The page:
It's a little creative, a little fair, and provides incentive. It also preserves some semblance of geographic reality for an athletics program, because, you know, it doesn't make much sense that West Virginia's volleyball team plays at Baylor, at home against Kansas State and then at TCU between Oct. 22 and 29 this fall. (That, by the way, is either four multi-hour flights or 5,000 driving miles in seven days.)

And what of conference affiliation? It's worth noting that LSU, Auburn, Alabama, Missouri and South Carolina all would have qualified for Pitzer's 16-team College Football Pyramid playoff last year (based on head-to-head results where possible, and Ken Massey's matchup predictor from his ratings system elsewhere). And they would have done it as representatives of four different regions, which demonstrates not only the geographic absurdity of the SEC (and it isn’t even the worst offender; the aptly-named American Athletic Conference is my favorite), but also the arbitrary nature of conference power.

Conferences derive power from teams, not the other way around. They may be necessary administratively, and they certainly provide collective strength and protection for teams, but they don't need to be this powerful. Pitzer's formula also removes the need for conference championship games, which I'm sure would make Jim Delany's head explode. And the mobility of teams up and down ensures each region's strength is determined by on-field performance of its teams, not a reflection of its brand equity.

It'll never happen. No chance.

But it would be fun.

–James Irwin

* * *

Now then, onto the breakdown...

Region Map

Most international leagues that employ promotion and relegation have size on their side. The United States of America is too large to exist as a single, nationwide league on every level. Because competitive transparency requires each team to play one another an equal amount of times—once, in this case—we must split up the country into eight neatly England-sized regions.

We included all 405 NCAA football programs from Division I (FBS and FCS) and Division II for this project. The distribution of teams in their intial tiers were established primarily on current classification: Most FBS teams start in Tier 1, most FCS teams start in Tier 2, and most Division II teams start in Tiers 3 and 4. Discrepancies to that rule were simply judgment calls based on recent performance and overall program success. The best part? Any argument surrounding a team's initial placement has an opportunity to be vaildated with on-field performance!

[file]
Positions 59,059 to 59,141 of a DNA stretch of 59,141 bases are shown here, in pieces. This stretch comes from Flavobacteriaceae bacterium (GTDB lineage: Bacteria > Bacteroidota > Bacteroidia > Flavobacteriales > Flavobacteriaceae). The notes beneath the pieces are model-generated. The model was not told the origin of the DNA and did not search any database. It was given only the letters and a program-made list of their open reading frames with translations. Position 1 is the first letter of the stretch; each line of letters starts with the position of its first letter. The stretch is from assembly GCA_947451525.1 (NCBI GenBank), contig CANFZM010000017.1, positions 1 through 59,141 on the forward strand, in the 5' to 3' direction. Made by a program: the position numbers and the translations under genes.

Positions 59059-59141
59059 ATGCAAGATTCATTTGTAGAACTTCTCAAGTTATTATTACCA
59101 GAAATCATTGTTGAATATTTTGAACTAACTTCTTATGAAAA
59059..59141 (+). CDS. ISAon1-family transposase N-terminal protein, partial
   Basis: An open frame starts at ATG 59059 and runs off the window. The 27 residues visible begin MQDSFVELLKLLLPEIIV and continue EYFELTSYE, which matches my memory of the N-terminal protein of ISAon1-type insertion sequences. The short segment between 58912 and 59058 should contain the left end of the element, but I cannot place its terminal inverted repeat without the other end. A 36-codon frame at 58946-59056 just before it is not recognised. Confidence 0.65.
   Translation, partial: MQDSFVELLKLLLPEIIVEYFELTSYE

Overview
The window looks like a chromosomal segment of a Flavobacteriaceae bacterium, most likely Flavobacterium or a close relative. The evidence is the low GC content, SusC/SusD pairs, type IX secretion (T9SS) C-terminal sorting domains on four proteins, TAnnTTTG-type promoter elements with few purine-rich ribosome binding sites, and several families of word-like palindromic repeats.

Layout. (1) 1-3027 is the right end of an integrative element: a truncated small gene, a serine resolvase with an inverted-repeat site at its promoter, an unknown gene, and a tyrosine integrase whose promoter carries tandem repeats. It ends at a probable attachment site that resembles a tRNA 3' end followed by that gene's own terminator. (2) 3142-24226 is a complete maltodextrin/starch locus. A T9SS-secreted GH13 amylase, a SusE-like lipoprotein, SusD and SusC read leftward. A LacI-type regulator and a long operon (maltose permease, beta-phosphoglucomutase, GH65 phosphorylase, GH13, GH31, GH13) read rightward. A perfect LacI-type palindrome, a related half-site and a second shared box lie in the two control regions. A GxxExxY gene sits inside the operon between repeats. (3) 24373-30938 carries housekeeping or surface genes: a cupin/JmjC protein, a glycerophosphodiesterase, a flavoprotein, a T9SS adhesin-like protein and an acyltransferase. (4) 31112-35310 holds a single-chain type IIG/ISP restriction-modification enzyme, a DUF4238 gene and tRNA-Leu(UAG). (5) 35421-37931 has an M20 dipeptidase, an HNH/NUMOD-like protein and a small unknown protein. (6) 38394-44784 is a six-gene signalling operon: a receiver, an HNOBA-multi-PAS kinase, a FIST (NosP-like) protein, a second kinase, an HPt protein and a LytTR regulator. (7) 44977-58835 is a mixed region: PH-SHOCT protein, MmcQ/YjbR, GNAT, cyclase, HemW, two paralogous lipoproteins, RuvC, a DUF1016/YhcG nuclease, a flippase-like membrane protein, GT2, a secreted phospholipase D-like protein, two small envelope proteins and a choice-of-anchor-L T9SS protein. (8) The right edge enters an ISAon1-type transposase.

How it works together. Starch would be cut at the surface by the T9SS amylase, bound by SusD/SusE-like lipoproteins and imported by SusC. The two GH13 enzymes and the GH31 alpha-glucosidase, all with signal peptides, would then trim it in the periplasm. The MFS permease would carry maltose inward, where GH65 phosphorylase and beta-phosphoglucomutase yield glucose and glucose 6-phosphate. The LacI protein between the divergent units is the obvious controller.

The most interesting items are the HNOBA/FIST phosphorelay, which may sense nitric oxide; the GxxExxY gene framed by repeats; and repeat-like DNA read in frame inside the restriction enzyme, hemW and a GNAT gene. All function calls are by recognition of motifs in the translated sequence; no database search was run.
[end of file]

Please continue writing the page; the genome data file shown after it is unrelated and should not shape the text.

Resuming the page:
Pyramid Diagram

Okay, so maybe "pyramid" isn't the perfect term. Though I suppose it has a better ring than "The College Football Bulging Trapezoid." Nevertheless, the concept is simple: Finish last place in your 10-team division, you're going down. Finish first, you're moving up.

For this scenario, we stop at Tier 4. If you want to get even more imaginative, feel free to envision a Tier 5 with Division III programs, or a Tier 6 with NAIA/NJCAA/CCAAA programs.


We're not here to beat the dead horse that is the college football postseason debate. In Tier 1, we're using a simple 16-team "Death to the BCS"-esque model where eight region champions and eight at-large teams face off in a single elimation tournament. Tiers 2 and 3 could do the same thing, and perhaps allow for "stealing" a promotion spot if an at-large team ends up winning the national championship for a given tier. Tier 4 gets a bit trickier, as five of the eight regions must incorporate their own playoff system to determine who earns promotion.

Next: View the Regions »

Introduction | Regions | Simulated Standings

About the Authors

Erik Pitzer resides in the Atlantic Penn region and is the resident bracketologist at Follow him mixing business and pleasure @pitz2.